“Guerilla” gardening in Harts Lane

What the beginning of Harts Lane looks like on May 24, 2020

On Monday, I noticed that someone had planted some flowers and a shrub under the beautiful cherry tree which marks the beginning of Hatcham to the east. This patch of land is usually dominated by rubbish or a broken washing machine – gifts from unscrupulous fly-tippers.

I said a silent “thank you” to the anonymous green-fingered Hatchamite who had used some of their time to try to make this patch of land a bit more bearable.

Today, I decided to leave my mark on the soil. I dug a small hole and placed a pink flower I bought from the junk shop in New Cross Road into one corner. I picked out some broken pieces of glass, cigarette butts, and old terracotta pieces from the soil and scraped off some dirt from the surrounding pavements with a stiff brush.

As I crouched on the ground, watering can in my hand, a plump starling sat on the branches of the cherry tree to pick out some fruit to eat.

I was surprised by the remarks I received from various people cycling by. “It’s beautiful,” “good job”, “wow”. I felt guilty for taking credit for the work someone else had started.

I believe the Hatcham Conservation society should strive to make our area accessible and more beautiful for locals. We’ve long campaigned for a redesign of this section of Harts Lane to make it easier for cyclists, those with prams and wheelchair users to access Hatcham. There’s currently no dropped curb here making it impossible for wheelchair users to fit through the narrow pavement when it’s clogged with rubbish.

Lewisham council has around £260,000 to spend in New Cross. This is all money from the “community infrastructure levy”, a sort of tax developers have to pay to the local authority to have a development approved. We have asked for some of this money to go into this part of Hatcham.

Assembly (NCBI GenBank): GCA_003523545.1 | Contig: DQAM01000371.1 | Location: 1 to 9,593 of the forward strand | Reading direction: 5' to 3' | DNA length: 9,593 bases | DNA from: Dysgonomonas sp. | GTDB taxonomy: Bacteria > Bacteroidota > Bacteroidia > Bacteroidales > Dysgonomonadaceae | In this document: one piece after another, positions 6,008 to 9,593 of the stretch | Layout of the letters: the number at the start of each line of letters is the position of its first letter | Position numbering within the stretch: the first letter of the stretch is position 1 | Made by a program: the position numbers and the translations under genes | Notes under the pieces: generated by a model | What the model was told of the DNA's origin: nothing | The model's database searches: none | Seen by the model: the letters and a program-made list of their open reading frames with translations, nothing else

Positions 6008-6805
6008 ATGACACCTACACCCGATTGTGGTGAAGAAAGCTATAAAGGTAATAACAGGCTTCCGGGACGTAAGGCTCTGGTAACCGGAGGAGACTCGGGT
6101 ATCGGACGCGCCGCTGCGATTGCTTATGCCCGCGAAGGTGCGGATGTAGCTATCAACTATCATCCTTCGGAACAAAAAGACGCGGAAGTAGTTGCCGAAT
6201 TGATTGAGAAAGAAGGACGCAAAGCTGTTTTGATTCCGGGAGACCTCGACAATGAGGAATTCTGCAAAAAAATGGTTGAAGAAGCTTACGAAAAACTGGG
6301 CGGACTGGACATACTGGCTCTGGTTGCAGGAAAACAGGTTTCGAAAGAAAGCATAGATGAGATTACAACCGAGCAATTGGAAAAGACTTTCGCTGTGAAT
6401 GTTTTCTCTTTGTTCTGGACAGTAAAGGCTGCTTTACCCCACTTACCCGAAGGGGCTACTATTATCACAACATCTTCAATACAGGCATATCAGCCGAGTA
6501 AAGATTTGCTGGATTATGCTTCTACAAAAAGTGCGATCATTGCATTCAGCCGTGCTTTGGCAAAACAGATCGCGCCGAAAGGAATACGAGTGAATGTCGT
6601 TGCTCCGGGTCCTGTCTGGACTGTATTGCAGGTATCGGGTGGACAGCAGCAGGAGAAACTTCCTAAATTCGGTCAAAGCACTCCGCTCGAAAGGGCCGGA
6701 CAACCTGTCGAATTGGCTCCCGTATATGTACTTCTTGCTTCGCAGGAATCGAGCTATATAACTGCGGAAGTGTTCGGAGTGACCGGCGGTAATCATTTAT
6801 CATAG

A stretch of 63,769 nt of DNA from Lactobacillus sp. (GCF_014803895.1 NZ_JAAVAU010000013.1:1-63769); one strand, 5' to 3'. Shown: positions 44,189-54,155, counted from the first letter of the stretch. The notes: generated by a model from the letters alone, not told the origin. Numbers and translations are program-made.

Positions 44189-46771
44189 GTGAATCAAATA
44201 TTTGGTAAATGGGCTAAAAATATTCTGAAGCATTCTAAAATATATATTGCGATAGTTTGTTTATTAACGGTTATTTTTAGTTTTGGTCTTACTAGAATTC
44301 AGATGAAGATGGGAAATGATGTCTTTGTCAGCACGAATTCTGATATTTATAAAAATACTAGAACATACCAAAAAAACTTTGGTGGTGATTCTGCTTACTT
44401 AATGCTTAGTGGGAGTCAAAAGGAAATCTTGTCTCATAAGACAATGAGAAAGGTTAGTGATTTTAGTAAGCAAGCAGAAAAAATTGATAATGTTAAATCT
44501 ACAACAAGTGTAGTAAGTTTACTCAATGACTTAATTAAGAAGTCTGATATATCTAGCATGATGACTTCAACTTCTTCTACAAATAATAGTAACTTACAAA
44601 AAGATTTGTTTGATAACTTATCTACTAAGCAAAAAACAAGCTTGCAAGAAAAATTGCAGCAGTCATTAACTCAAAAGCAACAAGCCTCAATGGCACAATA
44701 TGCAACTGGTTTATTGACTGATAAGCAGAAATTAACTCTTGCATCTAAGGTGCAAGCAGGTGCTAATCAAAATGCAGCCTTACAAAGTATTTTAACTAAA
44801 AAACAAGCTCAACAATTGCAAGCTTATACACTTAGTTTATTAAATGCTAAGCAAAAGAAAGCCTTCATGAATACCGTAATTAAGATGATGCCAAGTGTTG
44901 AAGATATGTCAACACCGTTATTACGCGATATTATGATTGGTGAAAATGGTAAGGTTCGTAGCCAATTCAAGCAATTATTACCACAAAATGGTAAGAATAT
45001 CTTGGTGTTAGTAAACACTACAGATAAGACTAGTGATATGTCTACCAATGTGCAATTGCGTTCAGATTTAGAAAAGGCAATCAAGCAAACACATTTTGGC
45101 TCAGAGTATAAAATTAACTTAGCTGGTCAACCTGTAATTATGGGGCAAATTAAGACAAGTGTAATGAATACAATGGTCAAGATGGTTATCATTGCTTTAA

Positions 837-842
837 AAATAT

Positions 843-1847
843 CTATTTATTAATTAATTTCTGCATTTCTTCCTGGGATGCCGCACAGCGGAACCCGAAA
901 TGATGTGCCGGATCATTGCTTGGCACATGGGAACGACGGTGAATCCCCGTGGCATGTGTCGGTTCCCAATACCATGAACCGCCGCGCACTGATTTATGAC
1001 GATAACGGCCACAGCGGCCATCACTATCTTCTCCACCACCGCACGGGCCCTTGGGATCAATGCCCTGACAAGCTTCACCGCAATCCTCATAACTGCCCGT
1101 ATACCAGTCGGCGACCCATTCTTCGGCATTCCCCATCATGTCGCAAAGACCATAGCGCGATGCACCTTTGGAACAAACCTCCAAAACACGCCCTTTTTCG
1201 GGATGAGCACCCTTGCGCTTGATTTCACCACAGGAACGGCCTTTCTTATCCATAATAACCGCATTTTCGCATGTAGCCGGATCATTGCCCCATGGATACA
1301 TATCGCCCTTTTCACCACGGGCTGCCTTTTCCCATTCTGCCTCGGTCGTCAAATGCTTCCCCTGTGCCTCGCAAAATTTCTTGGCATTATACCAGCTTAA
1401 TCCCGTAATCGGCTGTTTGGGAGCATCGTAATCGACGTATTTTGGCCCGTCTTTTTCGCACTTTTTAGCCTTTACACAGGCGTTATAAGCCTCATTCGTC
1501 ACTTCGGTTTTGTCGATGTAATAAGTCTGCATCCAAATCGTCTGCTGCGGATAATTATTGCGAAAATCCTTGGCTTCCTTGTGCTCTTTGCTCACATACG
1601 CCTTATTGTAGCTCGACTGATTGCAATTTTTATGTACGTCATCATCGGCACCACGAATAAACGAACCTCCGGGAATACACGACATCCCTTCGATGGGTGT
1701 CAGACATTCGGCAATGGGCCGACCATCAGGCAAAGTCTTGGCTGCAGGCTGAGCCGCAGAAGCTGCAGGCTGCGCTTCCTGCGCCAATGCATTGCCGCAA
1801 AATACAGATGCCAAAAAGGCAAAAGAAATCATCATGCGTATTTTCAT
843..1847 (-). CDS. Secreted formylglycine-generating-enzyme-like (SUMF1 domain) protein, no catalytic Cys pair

A parklet – a parking space which has been transformed into a mini park – could also be wonderful in this spot of Hatcham. It would provide a place for nature to have a home and people to sit down and rest on their way home from shopping or work.

From Meristem: “Plants not Pollution”

The design company, Meristem, makes wonderful parklets. They have a form on their website where people can request them here. It’s not known whether the local authority will have to pay for them or if the design company offers them for free. But it might be worth applying if you have the time.

In the meantime, residents should take matters into their own hands. There are dozens of other tree pits in Hatcham waiting to be spruced up with some hardy plants. Guerilla gardening is not a new thing – it’s been happening for decades. Why not take a handful of wildflower seeds and bury them on a desolate patch of public land? The bees will thank you. Just make sure you water the plant.

Is there anywhere else in Hatcham you think would benefit from a parklet or better road design? Perhaps a parklet would be useful on New Cross Road where it’s extremely congested? Please give your suggestions in the comments or email Emily@Hatchamsociety.com

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